I love all the lamb-talk this time of year. So many wonderful recipes! Given that my dad is half-Greek, lamb has always been the default “celebration protein.” It’s a holiday, let’s gather around a hunk of meat! In my parents’ house: Lamb. Anyway.

Lamb is a fantastic source of protein, iron, and B-vitamins such as riboflavin, B-6, and B-12. If you choose a leaner cut, you can get all the good stuff without overdoing it on saturated fat and cholesterol. There are many symbolic (especially religious) reasons lamb is commonly eaten in spring, not least of all that nod to rebirth—the end of winter and beginning of spring.

An aside: I always found that “behold the lamb of God” part of the Catholic mass a little challenging because even as a child, I wanted to say, “Show, don’t tell!” If they had given out hunks of lamb instead of wafers for communion, perhaps I would have felt differently, but then there would be all kinds of issues around sustainability and the ethics of slaughtering whole animals to feed little symbolic bits to Church-goers. Also, where would this meat come from? Who would prepare it? How would it be stored? And let’s not forget $$$ Maybe lamb-shaped wafers would have worked as a middle-ground?

A few years ago, when I was just starting to get back into eating meat without bracing for a lecture (ah, the things we put up with for love), lamb was sort of the “gateway,” much like I’ve heard former vegetarians talk about bacon being their reentry into the world of animal protein. Even now, it’s one of those foods that I crave—it’s such a specific hunger that it causes me to check in with my whole diet over the past few days or week to see what’s missing. Usually it’s iron, especially if it’s around “that time of the month.”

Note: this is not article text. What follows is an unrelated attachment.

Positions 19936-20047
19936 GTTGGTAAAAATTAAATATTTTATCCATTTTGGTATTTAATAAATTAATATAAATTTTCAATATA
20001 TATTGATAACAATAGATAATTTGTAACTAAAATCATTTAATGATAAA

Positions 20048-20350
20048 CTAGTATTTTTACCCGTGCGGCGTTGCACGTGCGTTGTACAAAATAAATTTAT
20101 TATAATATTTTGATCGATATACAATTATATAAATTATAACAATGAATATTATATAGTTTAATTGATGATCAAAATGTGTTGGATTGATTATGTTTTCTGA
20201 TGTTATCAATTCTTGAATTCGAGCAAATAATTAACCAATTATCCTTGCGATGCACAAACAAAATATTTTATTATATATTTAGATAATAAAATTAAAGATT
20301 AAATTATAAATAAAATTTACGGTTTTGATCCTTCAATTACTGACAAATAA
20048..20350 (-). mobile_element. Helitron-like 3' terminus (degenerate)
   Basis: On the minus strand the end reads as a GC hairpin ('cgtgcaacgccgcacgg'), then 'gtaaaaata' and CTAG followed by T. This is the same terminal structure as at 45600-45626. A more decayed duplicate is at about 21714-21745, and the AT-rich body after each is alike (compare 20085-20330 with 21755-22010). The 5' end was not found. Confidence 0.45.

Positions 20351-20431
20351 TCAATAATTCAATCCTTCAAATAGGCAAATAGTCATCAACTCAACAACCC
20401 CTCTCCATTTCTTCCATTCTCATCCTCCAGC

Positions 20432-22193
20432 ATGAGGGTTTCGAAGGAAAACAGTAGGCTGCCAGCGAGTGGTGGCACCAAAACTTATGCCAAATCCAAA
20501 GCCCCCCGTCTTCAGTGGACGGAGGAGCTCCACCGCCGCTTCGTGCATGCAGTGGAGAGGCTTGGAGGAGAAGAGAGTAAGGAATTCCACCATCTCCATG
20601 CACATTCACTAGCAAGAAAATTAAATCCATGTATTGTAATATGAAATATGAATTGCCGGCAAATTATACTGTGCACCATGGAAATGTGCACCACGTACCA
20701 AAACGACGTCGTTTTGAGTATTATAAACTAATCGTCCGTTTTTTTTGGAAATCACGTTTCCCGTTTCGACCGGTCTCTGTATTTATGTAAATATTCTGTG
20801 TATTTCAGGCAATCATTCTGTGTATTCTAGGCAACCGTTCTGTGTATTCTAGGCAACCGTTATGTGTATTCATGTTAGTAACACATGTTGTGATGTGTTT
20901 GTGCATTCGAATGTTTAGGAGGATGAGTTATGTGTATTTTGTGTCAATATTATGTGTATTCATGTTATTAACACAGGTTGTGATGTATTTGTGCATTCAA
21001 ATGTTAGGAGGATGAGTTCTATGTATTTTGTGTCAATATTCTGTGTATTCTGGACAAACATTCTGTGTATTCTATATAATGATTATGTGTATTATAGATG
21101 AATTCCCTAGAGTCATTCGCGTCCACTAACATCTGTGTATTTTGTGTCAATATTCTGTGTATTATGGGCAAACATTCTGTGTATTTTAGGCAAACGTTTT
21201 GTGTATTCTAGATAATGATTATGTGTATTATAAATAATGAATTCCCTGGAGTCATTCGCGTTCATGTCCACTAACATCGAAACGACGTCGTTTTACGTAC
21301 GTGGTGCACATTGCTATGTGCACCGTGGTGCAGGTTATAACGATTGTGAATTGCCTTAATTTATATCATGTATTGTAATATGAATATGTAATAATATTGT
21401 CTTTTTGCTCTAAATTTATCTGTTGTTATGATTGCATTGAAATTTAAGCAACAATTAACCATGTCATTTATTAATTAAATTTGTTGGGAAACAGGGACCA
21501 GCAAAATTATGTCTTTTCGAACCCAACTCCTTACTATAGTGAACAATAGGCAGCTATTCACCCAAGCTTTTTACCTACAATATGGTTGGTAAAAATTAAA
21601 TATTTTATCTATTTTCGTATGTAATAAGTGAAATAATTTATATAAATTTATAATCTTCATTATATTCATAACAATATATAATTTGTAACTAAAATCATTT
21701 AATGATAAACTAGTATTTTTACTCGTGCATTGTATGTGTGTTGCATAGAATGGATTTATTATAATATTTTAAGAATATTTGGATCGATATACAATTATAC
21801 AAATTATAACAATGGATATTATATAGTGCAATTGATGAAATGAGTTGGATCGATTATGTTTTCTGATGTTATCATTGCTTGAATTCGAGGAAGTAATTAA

Last Friday night, I started wanting lamb. By Saturday it was a physical, impossible-to-ignore need. Even the best jobs occasionally throw you “one of those days,” during which you wonder why you can’t just be happy working 9-5 Monday to Friday like “everyone else.” Naturally, these days tend to happen during really intense weeks that involve too much stress and not enough sleep. At least being on your feet a lot keeps you awake? I actually wore through the heels of a pair of socks—I had no idea that was even possible. Now I know. Leaving the hospital Saturday afternoon, I felt like an iron-depleted basket case.

I had plans to make plans for an early dinner with my dad, sister, and her boyfriend, who were all in town for a book festival. My sister became my hero for suggesting Gazala’s. Lamb craving satisfied, mood and functional human being qualities restored.

Because this is What I Ate Wednesday, here’s a look at the non-lamb things I enjoyed on Saturday as well:

  • Breakfast: a hard-boiled egg before the gym; Greek yogurt with cocoa powder, chia seeds, and frozen berries (soaked overnight, overnight oats-style)yogurt mess
  • Lunch: Giant salad. This one had greens, chickpeas, caramelized onions, roasted cauliflower, roasted peppers, roasted mushrooms, steamed beets, grape tomatoes, and guacamole hummus (a Trader Joe’s favorite) for dippingdesk lunch salad
  • Daytime Snacks: dry-roasted edamame, a tiny, adorable Pink Lady apple
  • Dinner: a glass of house rose wine, tabouleh, babbaganoush, pita, and lamb kebab with salad
  • Evening Snack: chamomile tea when I got home from dinner; banana with non-fat ricotta, maple syrup, and a sliced, dried fig (unpictured because I was so tired I forgot to take one)tea

To see more WIAW from other bloggers, visit founder Jenn’s blog Peas & Crayons.

What’s your family’s go-to celebratory meal? What foods do you tend to crave? 

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